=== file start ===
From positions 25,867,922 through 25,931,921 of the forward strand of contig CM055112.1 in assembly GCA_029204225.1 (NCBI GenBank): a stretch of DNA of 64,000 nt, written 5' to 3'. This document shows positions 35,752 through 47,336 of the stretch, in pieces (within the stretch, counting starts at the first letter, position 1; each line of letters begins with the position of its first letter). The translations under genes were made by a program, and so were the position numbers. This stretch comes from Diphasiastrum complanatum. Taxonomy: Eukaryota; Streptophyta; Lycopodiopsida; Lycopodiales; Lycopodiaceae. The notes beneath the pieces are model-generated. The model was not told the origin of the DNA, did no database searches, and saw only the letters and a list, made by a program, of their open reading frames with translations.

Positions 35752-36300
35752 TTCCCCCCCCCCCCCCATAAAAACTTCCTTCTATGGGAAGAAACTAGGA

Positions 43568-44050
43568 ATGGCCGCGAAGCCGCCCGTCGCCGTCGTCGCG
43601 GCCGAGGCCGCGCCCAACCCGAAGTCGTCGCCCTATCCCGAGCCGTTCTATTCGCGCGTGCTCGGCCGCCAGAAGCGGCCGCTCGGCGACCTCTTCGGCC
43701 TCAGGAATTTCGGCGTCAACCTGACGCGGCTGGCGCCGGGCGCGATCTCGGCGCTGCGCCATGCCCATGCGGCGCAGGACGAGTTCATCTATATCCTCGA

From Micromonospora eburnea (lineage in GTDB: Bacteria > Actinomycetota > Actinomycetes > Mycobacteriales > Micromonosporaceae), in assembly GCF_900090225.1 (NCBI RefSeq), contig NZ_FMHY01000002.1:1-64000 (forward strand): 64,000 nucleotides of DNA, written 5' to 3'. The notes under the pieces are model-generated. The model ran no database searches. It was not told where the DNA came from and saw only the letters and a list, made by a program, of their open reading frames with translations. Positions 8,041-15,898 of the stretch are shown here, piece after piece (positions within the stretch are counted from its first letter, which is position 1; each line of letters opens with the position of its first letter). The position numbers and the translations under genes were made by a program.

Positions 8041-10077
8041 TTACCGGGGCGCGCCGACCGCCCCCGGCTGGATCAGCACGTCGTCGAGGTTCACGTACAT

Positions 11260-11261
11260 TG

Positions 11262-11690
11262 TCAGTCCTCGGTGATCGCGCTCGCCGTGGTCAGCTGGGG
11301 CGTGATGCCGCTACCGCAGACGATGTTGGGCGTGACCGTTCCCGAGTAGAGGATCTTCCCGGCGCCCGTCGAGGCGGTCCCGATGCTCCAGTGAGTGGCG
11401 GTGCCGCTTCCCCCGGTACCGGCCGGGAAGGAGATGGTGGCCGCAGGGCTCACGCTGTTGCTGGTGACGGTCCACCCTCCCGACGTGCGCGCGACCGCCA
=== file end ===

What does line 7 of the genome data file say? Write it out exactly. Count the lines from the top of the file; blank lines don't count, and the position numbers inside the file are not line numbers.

43701 TCAGGAATTTCGGCGTCAACCTGACGCGGCTGGCGCCGGGCGCGATCTCGGCGCTGCGCCATGCCCATGCGGCGCAGGACGAGTTCATCTATATCCTCGA